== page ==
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எஸ்மா சட்டத்தை பிரயோகிக்க உயர் நீதி மன்றம் உத்தரவு, சமரச பேச்சுவார்த்தையில் உடன்படிக்கை, போக்குவரத்து தொழிலாளர்கள் வேலை நிறுத்தம் முடிவு

மாநில அரசின் அமைச்சர் குழுவுடன் 16 மே இரவு வரை நடைபெற்ற பேச்சுவார்த்தையில் தற்காலிக சமரசம் ஏற்பட்டதை அடுத்து போக்குவரத்து தொழிற்சங்கங்களின் காலவரையற்ற மாநில வேலை நிறுத்தம் இரு நாட்களுக்கு பின் முடிவுற்றது. இதுவரை நடந்த பேச்சு வாரத்தைகள் தோல்வியுற்ற நிலையில், வேலை நிறுத்தத்தை நிறுத்த எஸ்மா சட்டத்தை உபயேக்கிக்க வேண்டும் என மதுரை உயர்நீதி மன்றம் மே 16 அன்று இடைக்கால உத்தரவு ஒன்றை பிரப்பித்த நிலையில், மே 16 இரவில் அரசுக்கும் தொழிற்சங்க பிரதிநிதிகளுக்கும் மீண்டும் பேச்சுவார்த்தை நடைபெற்றது. ஏற்கனவே அறிவித்திருந்த ரூ750 கோடியுடன், ரூ500 கோடி அதிகமாக அரசு ஓதுக்கீடு செய்ய ஒத்துக்கொண்டது.

1250 கோடி ரூபாய் போக்குவரத்து தொழிலாளர்களின் அகப்படி நிலுவைத் தொகைக்கும், ஓய்வூதியத் தொகைக்கும் ஒதுக்கீடு செய்யப்படும். செப்டம்பர் 2017க்குள் ஓய்வுபெற்ற தொழிலாளர்களின் ஓய்வூதியத் தொகை ஈடுகட்டப்படும். தொழிலாளர்களுக்கு தரப்பட வேண்டிய மற்ற நிலுவைத் தொகைகள் (காப்பீடு, பிஎஃப்) ஆகியவற்றை ஈடுகட்ட 3 மாதங்களில் அரசு கொள்கை அளவில் அறிக்கை வெளியிடும். 13வது ஊதிய பேச்சுவார்த்தை தொடர்ந்து நடைபெறும. பேச்சுவார்த்தையில் உடன்படிக்கை ஏற்பட்டதை அடுத்து போராட்டத்தை வாபஸ் பெற்றதாக தொழிற்சங்கங்கள் கூறியுள்ளனர். இதற்கு முன்னர் மே 16 மாலை சென்னையில் நடந்த பொதுக்கூட்டத்தில் நூற்றுக்கணக்கான தொழிலாளர்கள் கலந்து கொண்டனர்.

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With judiciary threatening ESMA, transport workers strike ends with partial success

The two-day state wide strike of transport workers was called off on the night of 16th May, following a meeting between trade union leaders and senior ministers of the government. As hundreds of workers from Chennai gathered outside the MTC headquarters prepared for a public meeting at 4pm, leaders announced that the government had called the senior union representatives for talks at the Secretariat. Previous rounds of talks – including on 14th May before the strike began – had failed to yield any positive results.

However, at the end of the public meeting, news came that the talks were still on-going and workers dispersed. Adding to the uncertainty was the direction of the Madurai bench of the Madras High Court that workers must report to work or face action under ESMA. Later at night, the union leaders announced to the media that the strike was being called off as an agreement was signed.

Agreement signed between the unions and transport secretary

**According to the agreement, Rs.750 crores and Rs.500 crores originally offered to be given in September, would be made available at once to clear the existing DA arrears and pension dues. This includes Rs.250 crores as an advance for student concession (GO 37), Rs. 375 crores as a short-term loan to settle provident fund and gratuity of retired workers (GO 38) and Rs. 121.84 crores as a Ways and Means advance (GO 39).After three months, pension dues of the retired workers would be cleared. Apart from this, the statutory deductions which have not been paid to the respective departments (PF, LIC, gratuity, etc) will be looked at on a policy level. Wages will remain as per the 13th wage agreement until a new one is signed.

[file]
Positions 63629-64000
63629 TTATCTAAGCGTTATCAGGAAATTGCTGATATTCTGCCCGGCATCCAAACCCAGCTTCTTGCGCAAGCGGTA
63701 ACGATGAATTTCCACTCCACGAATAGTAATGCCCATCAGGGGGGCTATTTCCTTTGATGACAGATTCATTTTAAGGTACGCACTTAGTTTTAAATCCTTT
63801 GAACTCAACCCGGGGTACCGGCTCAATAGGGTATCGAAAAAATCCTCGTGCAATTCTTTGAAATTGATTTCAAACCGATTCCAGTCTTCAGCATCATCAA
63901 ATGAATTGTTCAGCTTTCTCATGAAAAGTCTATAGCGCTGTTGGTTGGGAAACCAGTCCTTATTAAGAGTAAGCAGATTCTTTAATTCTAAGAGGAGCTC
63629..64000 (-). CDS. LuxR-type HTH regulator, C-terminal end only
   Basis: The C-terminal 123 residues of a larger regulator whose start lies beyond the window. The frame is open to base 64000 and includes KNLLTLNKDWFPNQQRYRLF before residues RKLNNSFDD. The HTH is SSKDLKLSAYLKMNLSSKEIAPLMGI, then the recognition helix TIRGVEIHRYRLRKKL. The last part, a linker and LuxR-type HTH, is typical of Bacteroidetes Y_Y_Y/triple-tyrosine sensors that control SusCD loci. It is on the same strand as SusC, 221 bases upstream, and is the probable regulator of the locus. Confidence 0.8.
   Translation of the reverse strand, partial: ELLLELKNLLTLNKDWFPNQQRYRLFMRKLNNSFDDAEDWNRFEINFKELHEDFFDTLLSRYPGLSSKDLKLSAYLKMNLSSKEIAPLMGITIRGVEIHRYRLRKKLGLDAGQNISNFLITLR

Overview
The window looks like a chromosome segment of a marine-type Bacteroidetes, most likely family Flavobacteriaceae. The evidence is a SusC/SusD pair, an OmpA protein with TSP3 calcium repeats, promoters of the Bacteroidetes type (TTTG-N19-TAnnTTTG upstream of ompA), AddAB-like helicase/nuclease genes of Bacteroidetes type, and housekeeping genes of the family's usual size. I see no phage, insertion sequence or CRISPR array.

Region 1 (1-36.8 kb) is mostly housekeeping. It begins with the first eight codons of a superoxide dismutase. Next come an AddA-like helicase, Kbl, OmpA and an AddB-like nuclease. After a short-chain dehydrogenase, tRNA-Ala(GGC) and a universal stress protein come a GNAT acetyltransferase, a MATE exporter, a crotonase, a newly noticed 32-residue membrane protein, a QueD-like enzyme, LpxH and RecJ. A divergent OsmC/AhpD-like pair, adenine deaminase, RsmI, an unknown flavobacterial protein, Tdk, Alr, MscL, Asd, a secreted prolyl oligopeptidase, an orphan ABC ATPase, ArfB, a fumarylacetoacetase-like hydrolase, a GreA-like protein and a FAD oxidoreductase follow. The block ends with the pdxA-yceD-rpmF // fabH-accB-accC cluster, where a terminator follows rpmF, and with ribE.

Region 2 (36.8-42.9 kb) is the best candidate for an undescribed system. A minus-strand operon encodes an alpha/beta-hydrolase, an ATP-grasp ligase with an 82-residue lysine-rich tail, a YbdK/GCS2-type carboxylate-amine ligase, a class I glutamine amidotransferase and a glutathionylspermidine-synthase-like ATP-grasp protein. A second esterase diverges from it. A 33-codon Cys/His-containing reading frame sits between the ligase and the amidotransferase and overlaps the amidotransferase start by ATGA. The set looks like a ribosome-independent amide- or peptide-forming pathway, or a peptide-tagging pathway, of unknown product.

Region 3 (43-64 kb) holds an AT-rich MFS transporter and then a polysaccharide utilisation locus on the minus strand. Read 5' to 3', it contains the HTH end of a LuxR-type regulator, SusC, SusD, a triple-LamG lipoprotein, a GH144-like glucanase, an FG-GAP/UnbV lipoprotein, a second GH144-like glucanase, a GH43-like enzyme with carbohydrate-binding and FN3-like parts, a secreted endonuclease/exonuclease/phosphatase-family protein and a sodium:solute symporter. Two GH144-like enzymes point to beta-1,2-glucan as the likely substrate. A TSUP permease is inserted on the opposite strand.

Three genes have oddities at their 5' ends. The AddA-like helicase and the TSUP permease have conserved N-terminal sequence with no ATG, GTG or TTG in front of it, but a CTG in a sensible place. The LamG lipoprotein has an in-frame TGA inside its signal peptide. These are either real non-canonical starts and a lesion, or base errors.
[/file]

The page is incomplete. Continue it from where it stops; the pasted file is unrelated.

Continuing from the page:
The strike was near complete as most workers including technical staff stayed away from work. The ten unions that led the strike are LPF, CITU, AITUC, HMS, TTSF, TMTSP, PTS, MLF, AALLF and TWU. However, union leaders said that members of the Anna Thozhilalar Peravai (ATP) affiliated to the ruling AIADMK also struck work. “They are also workers facing the same problems. Their dues have also not been paid; just because they belong to the ruling party’s union, their problems do not magically disappear. They also have families to feed and empty stomachs”, said Com.Chandran of CITU on 15th May, Day 1 of the strike.

While wage negotiations ought to take place once in three years, the unions decided to shift focus to recovery of dues to the tune of Rs.7000 crores which include PF, gratuity, pension benefits, etc which have not been paid. As Thozhilalar Koodam reported earlier, the demands put forward included that the government compensate the loss incurred by the transport corporations and pay the accumulated dues. There was a feeling that unless these systemic issues were not addressed, a wage negotiation would go nowhere.

Particulars Amount in crores
Credit society Rs.320
Wage deductions (LIC and Housing loan) Rs.360
Provident Fund Rs.2200
Contributory Pension Rs.1400
Gratuity Rs.450
Earned leave Rs.210
DA arrears Rs.40
Retired workers
PF Rs.310
Gratuity Rs.900
Earned leave Rs.100
Commuted pension Rs.170
TOTAL Rs.6460

The government, represented by the Transport Minister Vijayabhaskaran, said that unions had a political agenda rather than the interest of the workers at heart. He said that Rs.750 crores had been sanctioned through various GOs and yet, the unions were determined to strike. On Monday, the minister made a round of several depots in the city and claimed that a large number of private busses were called in to ensure that services were not hit. Some of the MTC busses were also operated by drivers of private busses.